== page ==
Indonesia | Summer Abroad | Conservation | Environmental Studies
 

Indonesia: Community Nature Conservation in Bali (Summer)

Examine resource-use patterns and community-based conservation initiatives on the extraordinary island of Bali.

Explore the chal­lenges of nature conservation in one of the world’s most biodiverse and heavily populated countries: Indonesia. From a base on the beautiful island of Bali, discover how resource-use patterns in Indonesia are threatening the future sustainability of Bali’s globally significant natural resources—above all, its rainfor­est and coral reef ecosystems—as well as the viability of its human communities. You will spend extensive time learning in the field: snorkeling, hiking in tropical forest reserves, and exploring human-dominated tropical ecosystems.

Major topics of study:

  • Conservation strategies
  • Prin­ciples and practices of sustainability and conservation biology
  • Habitat fragmentation
  • Management of threatened species and populations 
 

Meet the program’s academic director.

Examine multiple approaches to conserva­tion but places particular emphasis on locally initiated conservation strategies. You can expect to experience and scrutinize the grassroots activities underway within Bali, for example, by assessing the economic, social, and environmental aspects of the Bali Myna Reintroduction Project.

The program base is in Kerambitan, located about 45 minutes outside of Denpasar, where you will have the initial program orientation, including introductory lectures, before a three-night homestay with a local family in the Kerambitan area. You will return to Kerambitan for several nights at the end of the program for final evaluation sessions, project presentations, and completion of all coursework.

Program Key Features—At a Glance:

  • Investigate the ecological context of conservation in a high-diversity tropical environment.
  • Conduct field research and acquire field skills in biological inventory and ecological monitoring.
  • Examine community outreach programs integrating habitat restoration, food security, and endangered species management.
  • Study the social and cultural contexts of natural resources management in Bali.
  • Engage with Balinese faculty, students, and local residents and learn in a variety of locations on mainland Bali and Nusa Penida Island.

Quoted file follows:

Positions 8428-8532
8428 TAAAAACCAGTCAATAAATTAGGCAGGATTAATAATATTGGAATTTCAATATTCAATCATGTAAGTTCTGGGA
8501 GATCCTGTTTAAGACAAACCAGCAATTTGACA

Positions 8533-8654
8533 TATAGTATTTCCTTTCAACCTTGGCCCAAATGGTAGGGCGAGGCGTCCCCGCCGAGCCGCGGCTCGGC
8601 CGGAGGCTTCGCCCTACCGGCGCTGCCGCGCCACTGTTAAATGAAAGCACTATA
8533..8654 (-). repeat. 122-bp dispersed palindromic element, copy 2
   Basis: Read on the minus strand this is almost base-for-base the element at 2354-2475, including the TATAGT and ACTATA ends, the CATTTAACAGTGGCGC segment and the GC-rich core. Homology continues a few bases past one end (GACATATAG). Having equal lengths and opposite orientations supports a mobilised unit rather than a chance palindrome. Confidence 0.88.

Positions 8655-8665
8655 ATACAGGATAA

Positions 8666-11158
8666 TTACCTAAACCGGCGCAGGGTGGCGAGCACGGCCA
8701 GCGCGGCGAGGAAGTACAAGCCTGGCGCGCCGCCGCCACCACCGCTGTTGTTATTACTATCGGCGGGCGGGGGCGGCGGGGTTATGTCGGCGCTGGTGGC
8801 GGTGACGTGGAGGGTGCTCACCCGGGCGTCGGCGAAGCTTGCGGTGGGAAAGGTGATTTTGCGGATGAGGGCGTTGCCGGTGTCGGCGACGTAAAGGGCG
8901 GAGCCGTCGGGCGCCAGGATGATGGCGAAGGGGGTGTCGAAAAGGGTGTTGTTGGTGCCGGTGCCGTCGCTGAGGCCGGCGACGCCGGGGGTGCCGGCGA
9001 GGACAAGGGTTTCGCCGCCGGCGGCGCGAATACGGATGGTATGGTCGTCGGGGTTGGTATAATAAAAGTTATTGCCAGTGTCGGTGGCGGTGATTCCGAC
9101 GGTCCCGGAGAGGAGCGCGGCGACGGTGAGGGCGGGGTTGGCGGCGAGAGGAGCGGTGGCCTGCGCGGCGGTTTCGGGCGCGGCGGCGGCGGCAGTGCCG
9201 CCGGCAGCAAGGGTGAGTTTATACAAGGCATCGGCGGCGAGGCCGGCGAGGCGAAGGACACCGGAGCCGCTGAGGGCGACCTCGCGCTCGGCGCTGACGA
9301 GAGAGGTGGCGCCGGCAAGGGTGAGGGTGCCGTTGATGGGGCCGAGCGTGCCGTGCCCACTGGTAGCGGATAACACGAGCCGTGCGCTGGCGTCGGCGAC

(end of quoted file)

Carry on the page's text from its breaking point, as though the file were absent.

• Gain knowledge of Bahasa Indonesia and practice your language skills with local residents.
  • Construct a framework for assessing environmental impacts of human activities.
  • Compare ecotourism with other forms of natural resource use in terms of economic and educational values, social costs and benefits, and environmental impacts.
  • Analyze public, private, and community-based approaches to conservation.

Program Center in Kerambitan (Tabanan Regency)

The program is based in the town of Kerambitan, located in Tabanan regency about an hour’s drive from Ngurah Rai Airport in Denpasar. The program center is located on the grounds of one of the two ancient palace complexes of Kerambitan, in an area called the Puri Saren Kangin or “Palace of the Eastern Sleeping Quarters”.

Although you will spend most of the summer out in the field, the majority of the classroom-based activities will take place at the program center. Classroom-based activities are scheduled for shortly after arrival and then again at the close of the program. The program's library, office, and classroom facilities at the program center will be within walking distance from your host family’s home. You will return to Kerambitan for several nights at the end of the program for final evaluation sessions, project presentations, and completion of all coursework.

Tabanan is famous for its beautiful rice terraces, black sand beaches, and distinctive temples and art forms and has rightfully earned its reputation as “the rice-granary of Bali.” In 2010, UNESCO recognized the irrigation district and rice fields of Subak Jatiluwih, a sub-district of Tabanan, as a World Heritage site.

A subak is an irrigation organization unique to Bali, whose members share the water from a common feeder stream or river and cooperate in ensuring equal distribution of water and prosperity of the fields. The importance of irrigation in Tabanan district also comes out in the several “lakeshore temples” dedicated to Dewi Danu, the goddess of lakes. Natural water sources are considered sacred in Bali and are often the sites of important temples and centers of local pilgrimage.

Links to syllabi below are from current and forthcoming courses offered on this program. Because courses develop and change over time to take advantage of dynamic learning opportunities, actual course content will vary from term to term.